A currency crisis affecting the whole region is most likely to start in one of these larger economies and spread towards the rest as the regional economies become more open and connected.
An indispensable part of External debt-management policy should be the building of formidable export platforms to provide growth of reserves and ensure a steady supply of foreign currency for Uganda, Kenya, Tanzania and Ethiopia.
For instance, the largest exporter in the region is Kenya, whose exports in 2017 were less than $240 per person with Ethiopia’s at less than half that amount.
This low export base reveals the real risk that these countries face from a currency crisis sparked a strengthening of international currencies. That risk is not a remote one.
A helpful fact is that most of the external debt is due for repayment in the medium to long term. This is an advantage because it will mean that the external debt obligation will diminish as growth occurs.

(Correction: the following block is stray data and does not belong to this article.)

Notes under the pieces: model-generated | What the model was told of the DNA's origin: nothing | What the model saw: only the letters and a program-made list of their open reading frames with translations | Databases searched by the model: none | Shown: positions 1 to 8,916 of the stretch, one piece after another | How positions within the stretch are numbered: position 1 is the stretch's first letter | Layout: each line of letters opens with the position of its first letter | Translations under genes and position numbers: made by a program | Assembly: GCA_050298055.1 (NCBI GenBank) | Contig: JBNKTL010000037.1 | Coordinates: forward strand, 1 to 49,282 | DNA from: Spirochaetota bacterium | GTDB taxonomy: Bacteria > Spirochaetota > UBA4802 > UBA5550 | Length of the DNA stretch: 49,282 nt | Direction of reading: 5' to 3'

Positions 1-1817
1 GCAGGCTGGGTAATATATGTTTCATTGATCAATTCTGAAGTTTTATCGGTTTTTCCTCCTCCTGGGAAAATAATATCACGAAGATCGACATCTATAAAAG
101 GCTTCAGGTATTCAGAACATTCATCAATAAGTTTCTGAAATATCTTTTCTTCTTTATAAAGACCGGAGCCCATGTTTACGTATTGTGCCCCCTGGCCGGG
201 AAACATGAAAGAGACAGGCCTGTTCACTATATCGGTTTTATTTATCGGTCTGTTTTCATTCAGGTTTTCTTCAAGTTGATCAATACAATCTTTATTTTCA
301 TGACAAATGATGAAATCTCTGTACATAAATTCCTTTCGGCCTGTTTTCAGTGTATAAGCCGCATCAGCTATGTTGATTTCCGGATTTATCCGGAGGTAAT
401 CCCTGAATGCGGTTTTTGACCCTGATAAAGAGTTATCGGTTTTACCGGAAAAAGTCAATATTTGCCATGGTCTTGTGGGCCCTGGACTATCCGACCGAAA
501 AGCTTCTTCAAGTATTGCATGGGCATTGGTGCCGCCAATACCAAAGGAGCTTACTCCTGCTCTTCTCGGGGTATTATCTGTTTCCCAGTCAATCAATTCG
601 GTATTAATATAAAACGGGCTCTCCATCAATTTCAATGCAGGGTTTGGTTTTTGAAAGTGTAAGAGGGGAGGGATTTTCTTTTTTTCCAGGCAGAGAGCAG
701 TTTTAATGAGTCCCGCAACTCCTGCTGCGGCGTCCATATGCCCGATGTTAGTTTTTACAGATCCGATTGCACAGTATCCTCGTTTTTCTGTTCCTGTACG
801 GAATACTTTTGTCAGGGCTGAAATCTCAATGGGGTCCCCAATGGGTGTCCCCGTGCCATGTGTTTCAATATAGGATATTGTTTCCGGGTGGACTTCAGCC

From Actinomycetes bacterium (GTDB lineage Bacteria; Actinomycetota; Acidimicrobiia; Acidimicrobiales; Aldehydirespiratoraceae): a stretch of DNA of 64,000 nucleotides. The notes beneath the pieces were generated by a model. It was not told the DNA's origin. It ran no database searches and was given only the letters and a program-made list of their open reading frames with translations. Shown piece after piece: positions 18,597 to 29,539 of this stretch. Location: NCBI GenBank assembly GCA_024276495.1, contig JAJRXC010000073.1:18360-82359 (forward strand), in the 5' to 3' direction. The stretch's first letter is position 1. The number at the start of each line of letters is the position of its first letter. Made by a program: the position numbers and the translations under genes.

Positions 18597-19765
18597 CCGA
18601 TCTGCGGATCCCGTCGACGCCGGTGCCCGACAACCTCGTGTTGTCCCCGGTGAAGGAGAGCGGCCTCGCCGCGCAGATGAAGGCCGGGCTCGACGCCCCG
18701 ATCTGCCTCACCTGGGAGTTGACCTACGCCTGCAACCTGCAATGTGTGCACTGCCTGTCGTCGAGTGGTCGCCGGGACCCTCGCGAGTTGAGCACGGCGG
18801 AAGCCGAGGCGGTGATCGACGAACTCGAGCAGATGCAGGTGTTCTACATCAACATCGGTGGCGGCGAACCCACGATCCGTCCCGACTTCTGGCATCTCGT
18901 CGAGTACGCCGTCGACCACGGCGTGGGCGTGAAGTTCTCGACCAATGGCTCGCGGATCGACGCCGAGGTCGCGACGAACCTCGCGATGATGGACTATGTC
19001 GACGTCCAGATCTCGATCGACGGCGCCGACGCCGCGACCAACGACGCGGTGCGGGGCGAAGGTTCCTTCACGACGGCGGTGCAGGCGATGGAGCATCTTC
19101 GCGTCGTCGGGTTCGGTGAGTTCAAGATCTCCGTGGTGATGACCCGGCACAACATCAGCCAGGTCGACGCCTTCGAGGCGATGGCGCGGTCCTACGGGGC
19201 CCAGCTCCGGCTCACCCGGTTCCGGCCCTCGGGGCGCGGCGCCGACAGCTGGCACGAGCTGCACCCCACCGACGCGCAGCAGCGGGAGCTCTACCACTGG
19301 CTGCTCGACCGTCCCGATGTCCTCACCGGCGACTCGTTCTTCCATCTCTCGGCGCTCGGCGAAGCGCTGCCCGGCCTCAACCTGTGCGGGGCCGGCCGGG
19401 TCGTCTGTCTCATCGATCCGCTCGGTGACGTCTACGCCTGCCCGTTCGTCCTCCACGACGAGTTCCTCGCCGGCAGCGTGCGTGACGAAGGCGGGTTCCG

Assuming a steady growth rate and reduced rate of external debt accumulation, the burden of repayment will fall and the external risk exposure will be brought under control.
This growth is also essential because it allows for building up of reserves, which are important for maintaining a currency’s value through central bank intervention.
With the exception of Ethiopia, which is not a member of the EAC, the high appetite for external debt shown by most countries here suggests that a co-ordinated monetary policy would be a monumental challenge.
Debt sustainability is an issue that these countries should look at critically before the discussion of a monetary union makes sense. Based on this short survey, to talk of introducing a common currency covering all the EAC countries appears to be premature.
The next instalment in this series will review the internal debt position of each of the countries in this survey.
The Institute of Economic Affairs is a Nairobi-based think tank.